By JOHN ANTCZAK, Associated Press
October 22, 2009
There's nothing pacific about the ocean off Southern California these days.
A battle over how to establish marine reserves along the coast has roiled the waters with the competing interests of environmentalists, fishermen and seaside businesses.
The fight comes to a head Thursday when a panel is scheduled to recommend to the California Fish and Game Commission one of three hotly debated plans for a Marine Protected Area in the Southern California Bight.
Stretching from Point Conception northwest of Los Angeles to the Mexican border, the 250-mile-long arc of alternately scenic and heavily urbanized coast embraces islands and reefs in waters prized for fishing, recreation, conservation and research.
Environmentalists put forward the most restrictive plan while the fishing industry reluctantly backed a proposal it viewed as moderating economic impacts. A third plan was considered middle-of-the-road.
Hundreds of people with a stake in the decision packed lengthy meetings leading up to the decision, which is likely to be substantially affirmed when it goes to the commission in December.
Some feared extensive bans on fishing with serious financial consequences for commercial and sport fishing operators, harbor businesses and even tourism.
Environmentalists pushed for stringent protections to prevent the decline of hard-pressed species and argued that the concept of Marine Protected Areas has been successful elsewhere in the world, ultimately benefiting fishing.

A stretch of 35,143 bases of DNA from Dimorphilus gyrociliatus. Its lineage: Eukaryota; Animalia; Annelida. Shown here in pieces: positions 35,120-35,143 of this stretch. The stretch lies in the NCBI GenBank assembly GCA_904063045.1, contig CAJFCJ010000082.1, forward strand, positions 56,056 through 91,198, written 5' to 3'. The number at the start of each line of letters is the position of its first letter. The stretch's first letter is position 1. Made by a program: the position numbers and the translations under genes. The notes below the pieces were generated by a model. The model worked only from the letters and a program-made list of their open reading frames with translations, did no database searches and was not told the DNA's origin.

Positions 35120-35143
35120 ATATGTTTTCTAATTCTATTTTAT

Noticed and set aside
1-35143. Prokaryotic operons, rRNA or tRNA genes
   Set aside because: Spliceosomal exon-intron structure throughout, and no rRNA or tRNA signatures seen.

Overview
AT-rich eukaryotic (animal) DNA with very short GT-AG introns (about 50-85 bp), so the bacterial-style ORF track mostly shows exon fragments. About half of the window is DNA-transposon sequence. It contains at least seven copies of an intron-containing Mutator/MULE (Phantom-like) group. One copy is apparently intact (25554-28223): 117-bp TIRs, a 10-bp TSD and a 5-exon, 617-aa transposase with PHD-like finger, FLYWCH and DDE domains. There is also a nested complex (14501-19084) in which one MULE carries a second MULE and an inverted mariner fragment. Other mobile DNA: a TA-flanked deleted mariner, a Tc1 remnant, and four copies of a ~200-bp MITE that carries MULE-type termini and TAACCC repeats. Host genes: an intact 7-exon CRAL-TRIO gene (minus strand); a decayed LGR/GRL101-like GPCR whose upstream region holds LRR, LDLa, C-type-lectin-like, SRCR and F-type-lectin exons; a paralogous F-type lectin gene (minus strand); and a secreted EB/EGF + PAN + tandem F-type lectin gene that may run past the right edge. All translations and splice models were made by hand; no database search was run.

Differences in the plans outwardly appeared small, but fishing industry representatives said some locations are so significant that putting them off limits would have a huge impact.
"What most people don't stop to think is that fish don't live and spread themselves evenly in the ocean, they congregate in choice areas," said Vern Goehring, manager of the California Fisheries Coalition, an association of 27 commercial and recreational fishing organizations.
The controversy stems from the state's 1999 Marine Life Protection Act, which found that existing protected areas had been established on a piecemeal basis and without sound scientific guidelines.
California's 1,100-mile coast was divided into five regions for re-evaluation and new Marine Protected Areas have so far been established in two of them, the central and north-central coasts.
For Southern California, three work groups created plans for a checkerboard of locations in state waters — three miles out but including islands — to protect marine life and habitat with a range of restrictions on use. Individual sites will receive various types of designation such as state marine reserve or marine conservation area.
The California Fisheries Coalition, which claims its members have a $5.5 billion impact on the state's economy, objected to the process as focusing too much on fishing and not on other things that impact the ocean, such as coastal development, water pollution and shipping.
"The way this process is being implemented the last five years is it only considers one variable affecting the ocean, and that's fishing," Goehring said.
"What we've been arguing is that the enhanced protections or regulations need to be allocated according to the degree of threat and the degree of impact," he said.
Goehring said all the proposals would have huge direct impact on fishing operators that would spread to shore-based businesses.
The coalition, however, backed one that sought "to make it so that no one fish, no one fishery, no one community or no one business takes an overwhelming hit."